Norco Inc.

norco picNorco follows an operating philosophy that upholds high-quality customer service and highly-motivated employees.

By Tim O’Connor

Larger companies often inquire about buying Norco Inc. But the family owned welding, safety, janitorial, medical equipment and gas supplier believes it can better operate as an independent business with a focus on its customers and employees.

Owner Jim Kissler has long thought about how he could better establish the company’s value and set it up to grow as a very long term independent organization. In 2015, he took that step by shifting one-third of Norco ownership to the employees.  “The reaction from employees has been  extremely positive. It’s a very big bonus program with a fantastic long term component,” Executive Vice President Robert Mohr Gerry says.

Because every worker now has a direct stake in the company’s success, Gerry says Norco is well positioned for secure longevity. Since the change, employees take a more active role in the business, pushing each other not to waste time or materials because they’re all part-owners now. “There’s no negative in it,” Gerry explains. “It’s a nice long-term incentive program that makes working at Norco even better, especially for those who intend to be with Norco well into the future.”

Top Supplier

Norco has long been known as a leading industrial supplier. The company was founded in 1948 as the welding supply division of Nordling Auto Parts Co. and was sold to Larry Kissler, Jim Kissler’s father, in 1968. From the beginning, Larry Kissler believed in hiring stronger, faster and smarter employees who were rewarded with a profit-sharing plan and other incentives to increase productivity.norco box

Today, the company is on its way to becoming a half-billion-dollar business. Norco operates 65 facilities in Idaho, Montana, Oregon, Nevada, Washington, Utah and Wyoming. Some are retail distribution locations while others have gas manufacturing capabilities, depending on the market. Beyond its physical locations, Norco distributes products to a total of nine states through resellers, and utilizes a distributor network to fulfill orders for specialty gases from its Norlab division throughout the rest of the United States and Canada. 

In addition to the welding supplies Norco made its name with, the company provides medical gases and equipment, safety products and janitorial supplies. Its lineup of home medical equipment includes respiratory aids, a full line medical catalog and home accessibility products. Norco’s products come from Hypertherm, Miller, Lenox, 3M, PFERD Abrasives and other well-established industrial as well as medical suppliers.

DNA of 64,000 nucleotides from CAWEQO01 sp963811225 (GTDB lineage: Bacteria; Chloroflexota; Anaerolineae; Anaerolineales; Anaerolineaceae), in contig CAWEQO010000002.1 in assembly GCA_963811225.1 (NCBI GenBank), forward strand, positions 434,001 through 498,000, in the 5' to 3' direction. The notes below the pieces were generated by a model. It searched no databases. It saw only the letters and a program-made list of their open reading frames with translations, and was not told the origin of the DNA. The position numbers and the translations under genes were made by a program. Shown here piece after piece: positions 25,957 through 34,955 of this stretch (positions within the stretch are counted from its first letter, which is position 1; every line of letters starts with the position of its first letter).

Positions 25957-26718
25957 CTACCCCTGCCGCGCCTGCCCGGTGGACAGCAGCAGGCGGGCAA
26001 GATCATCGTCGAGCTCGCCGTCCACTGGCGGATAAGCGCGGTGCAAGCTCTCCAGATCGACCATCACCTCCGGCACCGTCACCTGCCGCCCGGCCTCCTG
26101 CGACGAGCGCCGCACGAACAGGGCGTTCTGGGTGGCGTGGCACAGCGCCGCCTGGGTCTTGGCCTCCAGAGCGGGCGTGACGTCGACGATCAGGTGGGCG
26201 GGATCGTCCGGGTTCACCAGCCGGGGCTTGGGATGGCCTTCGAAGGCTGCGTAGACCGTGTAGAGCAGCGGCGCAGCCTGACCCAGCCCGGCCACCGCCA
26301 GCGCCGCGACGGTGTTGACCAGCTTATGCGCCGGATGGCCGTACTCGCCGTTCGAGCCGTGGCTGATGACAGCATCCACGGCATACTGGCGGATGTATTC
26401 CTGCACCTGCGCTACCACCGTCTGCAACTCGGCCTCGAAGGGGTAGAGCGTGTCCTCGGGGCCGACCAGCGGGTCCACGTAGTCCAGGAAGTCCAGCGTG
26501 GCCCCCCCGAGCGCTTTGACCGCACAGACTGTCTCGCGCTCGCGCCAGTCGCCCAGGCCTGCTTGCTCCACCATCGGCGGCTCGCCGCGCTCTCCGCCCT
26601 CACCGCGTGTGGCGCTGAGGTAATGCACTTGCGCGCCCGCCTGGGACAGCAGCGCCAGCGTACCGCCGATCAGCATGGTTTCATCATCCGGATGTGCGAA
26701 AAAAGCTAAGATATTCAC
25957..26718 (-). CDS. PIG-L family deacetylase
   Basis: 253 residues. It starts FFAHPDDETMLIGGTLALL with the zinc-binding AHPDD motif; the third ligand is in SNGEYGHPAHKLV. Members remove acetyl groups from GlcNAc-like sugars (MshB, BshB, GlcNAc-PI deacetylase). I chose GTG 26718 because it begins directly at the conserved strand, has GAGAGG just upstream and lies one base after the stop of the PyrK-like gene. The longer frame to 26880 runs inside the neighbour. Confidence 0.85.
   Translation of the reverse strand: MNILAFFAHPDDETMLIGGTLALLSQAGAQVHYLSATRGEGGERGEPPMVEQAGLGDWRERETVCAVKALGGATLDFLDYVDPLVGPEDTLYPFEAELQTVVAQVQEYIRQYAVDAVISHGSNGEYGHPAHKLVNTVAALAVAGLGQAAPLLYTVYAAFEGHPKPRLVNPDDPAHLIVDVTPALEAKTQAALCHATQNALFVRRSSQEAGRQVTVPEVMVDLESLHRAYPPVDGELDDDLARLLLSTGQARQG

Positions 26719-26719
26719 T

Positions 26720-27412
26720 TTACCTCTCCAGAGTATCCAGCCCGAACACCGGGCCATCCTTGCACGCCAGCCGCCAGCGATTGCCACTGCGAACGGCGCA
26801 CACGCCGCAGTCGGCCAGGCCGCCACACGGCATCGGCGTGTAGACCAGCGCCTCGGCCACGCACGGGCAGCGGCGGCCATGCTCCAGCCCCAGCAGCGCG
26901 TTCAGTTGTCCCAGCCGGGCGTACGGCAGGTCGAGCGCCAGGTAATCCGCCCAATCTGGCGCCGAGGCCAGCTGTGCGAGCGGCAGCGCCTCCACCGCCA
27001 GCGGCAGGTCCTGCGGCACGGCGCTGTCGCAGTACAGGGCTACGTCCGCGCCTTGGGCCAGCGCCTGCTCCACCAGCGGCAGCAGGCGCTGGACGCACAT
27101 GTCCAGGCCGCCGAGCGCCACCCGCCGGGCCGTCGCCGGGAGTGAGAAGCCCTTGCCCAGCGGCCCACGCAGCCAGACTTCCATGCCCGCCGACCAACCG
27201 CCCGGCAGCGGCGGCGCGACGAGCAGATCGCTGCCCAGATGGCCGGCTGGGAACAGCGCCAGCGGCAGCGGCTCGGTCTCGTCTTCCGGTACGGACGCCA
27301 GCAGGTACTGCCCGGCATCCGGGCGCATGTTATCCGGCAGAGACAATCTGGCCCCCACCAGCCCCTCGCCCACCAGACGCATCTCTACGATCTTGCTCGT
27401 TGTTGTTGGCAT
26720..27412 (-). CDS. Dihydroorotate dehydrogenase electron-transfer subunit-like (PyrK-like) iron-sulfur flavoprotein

Key growth areas for the company are its industrial and medical gases, which are produced in Norco’s own air separation plants, distilled and then broken down into components. Norco operates several large-scale cylinder production facilities in the Northwest and manufactures compressed gases in all seven states where it has locations. “We’re one of the only privately held, completely vertically integrated gas companies in the USA,” Gerry claims.

Delivery is one of the most challenging aspects of being a gas supplier. Gas is cooled to 300F below zero, where it becomes liquefied and suitable for transportation. Norco must maintain that low temperature during transportation as even slight increases in heat will create some evaporation and loss of product. It’s a fight against nature and science for Norco to distribute its gas products across its seven-state market. “Every moment that our fleet of bulk product is on the road you’re losing money,” Gerry says.

To lessen that loss, Norco must strike a balance between maintaining an inventory of gases and not overproducing the product, only to watch it evaporate away. The company plans ahead for distribution and forecasts demand to ensure it has precisely the right amount of inventory. “It’s a very tenuous process and a balance of maximizing the opportunity,” Gerry explains.

Norco also works to minimize the distance its trucks must travel by adjusting its distribution based on customer demand and market shifts. “We, on a regular cadence, take a refreshed look at our distribution patterns and work to optimize them,” Gerry adds.